Tag Archives: The King’s Speech

W.E.

A deeply odd film, it is a struggle to work out exactly who the audience for W.E. is supposed to be – unless it’s Madonna herself. If you don’t happen to be Madonna, you are likely to find it fundamentally unsatisfying. A strange attempt to blend King’s Speech style costume drama with The Hours and Drop Dead Fred, it doesn’t reach the high points of any.

The film flits between the stories of Wallis Simpson (Andrea Riseborough), the American divorcee for whom King Edward VIII (James D’Arcy) gave up the throne of England, and Wally Winthrop (Abbie Cornish), unhappily married in the present day to a wealthy shrink (Richard Coyle). Wally is named after Wallis, and is obsessed with her story, spending hours hanging around the Sotheby’s exhibition of her soon-to-be-auctioned personal effects.

Madonna not only directed the film (and quite competently, actually, though perhaps a bit heavy on the homages); she also co-wrote it, with Alek Keshinian (director of the Madonna documentary In Bed with Madonna). And it’s the screenplay that’s the problem. It contains a fairly high level of bemoaning the difficult lives of the wealthy and privileged – much is made of Wallis’ sacrifice of privacy for her Royal affair, being endlessly pursued by the press, to the point that you feel Madonna is bringing her personal baggage to the table. Which does feel like a bit of an overstatement; they may have married in a castle, but Guy Ritchie was hardly royalty.

We are left to consider to what extent the historical sections are intended as a ‘true’ story (in the way that The King’s Speech, say, is presented as a ‘true’ story) and to what extent they are Wally’s fantasy versions; this is particularly pertinent in a party sequence which sees Wallis and her society chums dance with The Sex Pistols on the soundtrack. Is Wally adding her own preferred soundtrack to her image of what Wallis’ life might have been like? Or is the scene there because Madonna has seen Sofia Coppolla’s Marie Antoinette and thought, I’ll try that?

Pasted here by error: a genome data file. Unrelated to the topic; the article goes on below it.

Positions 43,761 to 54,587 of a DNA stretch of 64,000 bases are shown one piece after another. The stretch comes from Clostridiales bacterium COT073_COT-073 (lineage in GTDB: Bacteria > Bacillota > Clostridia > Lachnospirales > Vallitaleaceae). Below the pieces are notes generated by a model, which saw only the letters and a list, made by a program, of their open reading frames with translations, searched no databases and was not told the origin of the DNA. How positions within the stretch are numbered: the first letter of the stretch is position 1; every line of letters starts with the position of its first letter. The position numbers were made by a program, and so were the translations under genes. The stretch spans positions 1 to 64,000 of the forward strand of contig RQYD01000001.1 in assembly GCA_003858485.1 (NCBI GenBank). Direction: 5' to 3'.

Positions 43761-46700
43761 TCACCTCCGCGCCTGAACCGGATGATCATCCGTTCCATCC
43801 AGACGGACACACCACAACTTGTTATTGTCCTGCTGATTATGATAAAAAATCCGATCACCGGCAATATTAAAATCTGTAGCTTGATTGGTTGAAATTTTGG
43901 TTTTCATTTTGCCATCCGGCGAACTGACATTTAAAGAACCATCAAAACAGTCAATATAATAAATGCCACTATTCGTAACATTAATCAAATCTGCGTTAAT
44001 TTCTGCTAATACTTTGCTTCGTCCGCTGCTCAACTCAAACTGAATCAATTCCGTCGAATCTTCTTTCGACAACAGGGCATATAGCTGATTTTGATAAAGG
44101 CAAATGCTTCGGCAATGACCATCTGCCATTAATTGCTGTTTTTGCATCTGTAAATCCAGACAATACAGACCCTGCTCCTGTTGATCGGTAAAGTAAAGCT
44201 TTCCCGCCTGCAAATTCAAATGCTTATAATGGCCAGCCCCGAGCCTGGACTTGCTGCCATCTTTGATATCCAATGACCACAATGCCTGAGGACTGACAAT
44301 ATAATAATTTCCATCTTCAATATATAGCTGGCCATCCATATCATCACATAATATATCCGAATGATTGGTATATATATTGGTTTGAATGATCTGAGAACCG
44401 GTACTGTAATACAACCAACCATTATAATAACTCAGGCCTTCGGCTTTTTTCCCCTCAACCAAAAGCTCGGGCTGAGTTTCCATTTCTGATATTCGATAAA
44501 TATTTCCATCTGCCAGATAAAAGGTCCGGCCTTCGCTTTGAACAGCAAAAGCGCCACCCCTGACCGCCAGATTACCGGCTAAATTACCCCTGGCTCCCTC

The major difficulty with the dual storyline is that Wally is not particularly interesting. We know she has a fascination with Wallis and is in a crappy marriage, but that seems to be about all there is to her. Attempts to draw parallels between their lives are pretty superficial, so her sense of connection is never convincing. At the end, as Wally tells Wallis she no longer needs her, I had to stifle laughter. It felt as emotionally true as an episode of Ghost Whisperer.

The film is generally well acted and put together, but the shallow screenplay dooms it. It’s not the cataclysmically dire film some reports have claimed, but it never feels like much more than a vanity project.

Advertisements

My Oscar predictions

This year’s Oscars have a pretty good selection of films up for awards; it’s so good, in fact, that I worry a bit that the next six months will see nothing but crap released (bit of a worry when you run a cinema).  Whereas the Golden Globes were reduced to nominating The Tourist, and the BAFTAs managed to miss the fact that Winter’s Bone had even been released, the Oscars have managed to avoid any obvious omissions, and are pretty low on undeserving nominations.  I’ve seen all the Best Picture nominees except The Kids Are All Right, so I’m having a crack at predicting the results of the major awards.